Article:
The local Fred Myers is having a sale of hamburger $1.59 per pound in a 3 lb value pack. Great price, get some if you need some meat. A great price on Soups as well at FM Tomato soup 3 for a $1.00. 20 cans equals 17.5 lbs. towards vegies storage. Since you are storing Tomato soup you need the fixings for grilled cheese sandwiches and geuss what FM has a sale on cheddar cheese at $2.00 per pound. Awesome you have several basics on sale for some great easy meals and the start on tacos. If you make bread, you can make tortillas. Gosh they also have big 28 oz. cans of different tomoatoes from puree to diced for a $1.00 each. All kinds of meals and snacks can be made, chili, tacos, burritos enchilladas, meatloaf, SOS, grilled cheese and tomato soup. Think about a bit I’m sure you could come up with some ideas with a basics you have on hand.
Now it is recommended that you have 150# per person per year for vegies and fruit. I shop for 1 person and then give myself a buffer. If I get 20 can of tomato soup and 10 big cans on canned tomatoes for around $17.00 I’ll have 35 pounds of veggies that will be good for 2 years at least.Could I make tomato soup of course. Can I make and can it for $0.33 for about a pint I think not.
Embrace failure! I know most folks won’t tell you that is the thing to do but it is the only way you get better.
You will have something that you try end in failure. You will lose time, energy and money almost every time you try something new. Well at least I usually do, I also tend to make every mistake in the book and then some while I’m learning.
You don’t get good at baking bread by just following a recipe. You get good by practice and making several loaves of bread. A recipe is just a start then it’s practice.I still don’t make good biscuits. My biscuits are a lot better than they used to be but, I know gals that make biscuits that are little clouds of heaven. So I keep trying, I know it can be done. It’s just practice & patience to allow and embrace failure.
This is why I love composting and critter in the yard. If you screw up you can toss it to the critters or in the compost. It’s not wasted, even if you can’t eat it.
So keep on trying don’t give up. Usually at the 2nd or 3rd try you will have an good product. Pretty soon if you make any mistakes, they tend to be apparent and you get better. Experiment small with cheap food and you will be ready.
I love the good ole’ thermos as a survival tool. A really good thermos can be had for $20.00 to $30.00 new and it is a fabulous multi-tasker.
Warm water for washing your face and or hair in the morning. Just boil some water the night before put in a thermos and you have warm water for your morning clean up and no need to heat water for it. It’s ready when you wake up.
A slow cooker, boil some water and you can do grains for breakfast or rice and beans in the evening. I suggest having 2 at a minimum. 3 if you are cooking dinner as well as breakfast. Or 1 per family member.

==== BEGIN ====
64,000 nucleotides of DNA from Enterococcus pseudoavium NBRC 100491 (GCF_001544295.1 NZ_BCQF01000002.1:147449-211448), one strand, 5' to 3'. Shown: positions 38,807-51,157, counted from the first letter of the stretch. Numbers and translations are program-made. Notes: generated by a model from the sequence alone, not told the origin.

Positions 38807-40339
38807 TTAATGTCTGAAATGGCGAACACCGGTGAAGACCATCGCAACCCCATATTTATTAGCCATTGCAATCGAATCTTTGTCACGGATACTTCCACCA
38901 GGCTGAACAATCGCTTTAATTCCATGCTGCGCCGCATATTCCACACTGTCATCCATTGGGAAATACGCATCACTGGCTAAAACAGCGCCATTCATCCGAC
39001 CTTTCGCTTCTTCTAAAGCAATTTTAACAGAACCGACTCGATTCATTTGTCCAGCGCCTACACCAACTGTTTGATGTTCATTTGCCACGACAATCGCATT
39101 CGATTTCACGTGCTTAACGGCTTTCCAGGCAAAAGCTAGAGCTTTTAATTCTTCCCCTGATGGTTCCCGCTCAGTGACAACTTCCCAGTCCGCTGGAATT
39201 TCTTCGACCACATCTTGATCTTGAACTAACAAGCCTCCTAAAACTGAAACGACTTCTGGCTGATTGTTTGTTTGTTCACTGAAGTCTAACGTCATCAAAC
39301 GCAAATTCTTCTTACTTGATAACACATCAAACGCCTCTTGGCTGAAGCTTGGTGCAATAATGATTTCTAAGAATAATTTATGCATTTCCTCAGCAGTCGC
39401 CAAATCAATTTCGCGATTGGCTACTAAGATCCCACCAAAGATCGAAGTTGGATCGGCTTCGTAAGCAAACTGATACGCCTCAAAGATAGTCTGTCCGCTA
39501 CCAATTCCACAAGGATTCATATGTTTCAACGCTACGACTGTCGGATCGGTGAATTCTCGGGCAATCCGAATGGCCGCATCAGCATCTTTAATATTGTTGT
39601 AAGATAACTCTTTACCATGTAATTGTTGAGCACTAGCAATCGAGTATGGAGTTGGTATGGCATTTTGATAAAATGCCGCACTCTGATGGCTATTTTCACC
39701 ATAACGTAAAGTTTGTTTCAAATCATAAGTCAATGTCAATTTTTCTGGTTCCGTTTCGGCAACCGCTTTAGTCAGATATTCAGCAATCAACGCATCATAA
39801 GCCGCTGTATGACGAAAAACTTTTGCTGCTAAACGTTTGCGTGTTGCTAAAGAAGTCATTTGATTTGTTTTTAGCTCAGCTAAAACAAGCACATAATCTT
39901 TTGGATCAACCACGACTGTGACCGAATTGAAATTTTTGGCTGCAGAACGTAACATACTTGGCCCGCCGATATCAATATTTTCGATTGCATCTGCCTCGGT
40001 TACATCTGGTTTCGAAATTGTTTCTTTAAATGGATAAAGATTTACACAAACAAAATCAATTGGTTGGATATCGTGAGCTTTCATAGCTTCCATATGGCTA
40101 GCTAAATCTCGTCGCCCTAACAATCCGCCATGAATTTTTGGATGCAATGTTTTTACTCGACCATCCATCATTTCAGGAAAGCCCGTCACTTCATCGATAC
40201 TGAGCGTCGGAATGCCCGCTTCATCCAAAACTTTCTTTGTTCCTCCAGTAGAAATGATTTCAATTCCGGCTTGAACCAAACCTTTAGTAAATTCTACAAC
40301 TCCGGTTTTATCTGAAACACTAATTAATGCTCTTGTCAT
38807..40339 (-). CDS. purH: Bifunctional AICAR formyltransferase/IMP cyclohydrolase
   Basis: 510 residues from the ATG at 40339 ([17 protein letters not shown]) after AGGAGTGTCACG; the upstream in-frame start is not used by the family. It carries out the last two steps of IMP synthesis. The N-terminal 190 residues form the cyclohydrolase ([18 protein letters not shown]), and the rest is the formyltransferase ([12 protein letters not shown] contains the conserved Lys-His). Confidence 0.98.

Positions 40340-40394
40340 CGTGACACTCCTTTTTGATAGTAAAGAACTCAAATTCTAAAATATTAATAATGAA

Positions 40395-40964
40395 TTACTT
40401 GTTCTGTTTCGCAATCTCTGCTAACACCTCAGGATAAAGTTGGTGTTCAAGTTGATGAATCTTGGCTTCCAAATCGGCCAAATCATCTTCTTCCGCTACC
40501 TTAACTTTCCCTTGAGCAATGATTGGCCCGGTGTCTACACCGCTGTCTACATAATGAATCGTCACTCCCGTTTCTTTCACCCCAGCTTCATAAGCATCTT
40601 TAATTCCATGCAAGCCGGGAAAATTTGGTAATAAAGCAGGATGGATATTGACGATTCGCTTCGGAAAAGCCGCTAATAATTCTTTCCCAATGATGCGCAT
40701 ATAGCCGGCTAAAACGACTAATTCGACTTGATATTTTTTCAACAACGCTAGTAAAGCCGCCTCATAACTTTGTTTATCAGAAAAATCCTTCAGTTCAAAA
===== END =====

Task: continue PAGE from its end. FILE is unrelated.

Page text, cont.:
What’s great is the thermos requires no power. It can save hot or cold items just depends on how you prime it for what you want to accomplish. Great for holding chicken soup or teas for someone who is sick or transporting gravy to a local potluck.
Go for a steel type. Glass ones do tend to be fragile and not great in a survival situation. Though the glass ones would be great keeping your sauces/gravies warm without thickening. Always prime your thermos 10 minutes prior to use. If going for cold, water and Ice cubes never ice cubes alone. Boiling water for hot items or slow cooking.
I hear a lot of folks say I can’t do what you do. Most often it’s followed by variations on the theme that since I’m disabled and can’t work I have a lot of time on my hands. Of course the reason I can’t work is I don’t have a lot of strength, stamina and in some pain. I’m not getting days off from those things. I don’t want or need sympathy, I just don’t understand the logic. Or it’s “I don’t have the money to prepare.” Well just about everyone who makes less than me get’s Government assistance of some sort. Or you make more than me! and you should be able to do a little to be safe and prepare for the future.
I think what stops many folks is they don’t want to admit “hard times” can happen. A fear that if you admit it, it will cause it to happen. Or denial, always a fun bit of self-delusion. Then that problem usually morphs into a catastrophe and you are caught unprepared. Katrina is a good example of folks not taking responsibility for their own lives but expecting someone else to save them. They had a week of warnings of a Cat 4 or 5, the dikes in N.O. were only built to withstand a Cat 3 hurricane. You are living 10 feet below sea-level.
We have an “Economic Storm” headed our way. You need to get yourself and your family ready for it.
- Food, Energy and clothing will go up in price next year. Forecasts are at least 10%-30% for all of these items.
- Your taxes will go up next year. The health care law will tax your health insurance/benefits as income.
- Look for ways to sustain your self now. A freezer, canner, jars, lids and knowledge. Even if you can’t grow a garden you can buy food and freeze or can it so you have it on hand later when prices really go up.
- You are going to pay more for the basics and have less money in your paycheck to do it with.
My motivation was desperation. I wanted to eat well on a limited budget.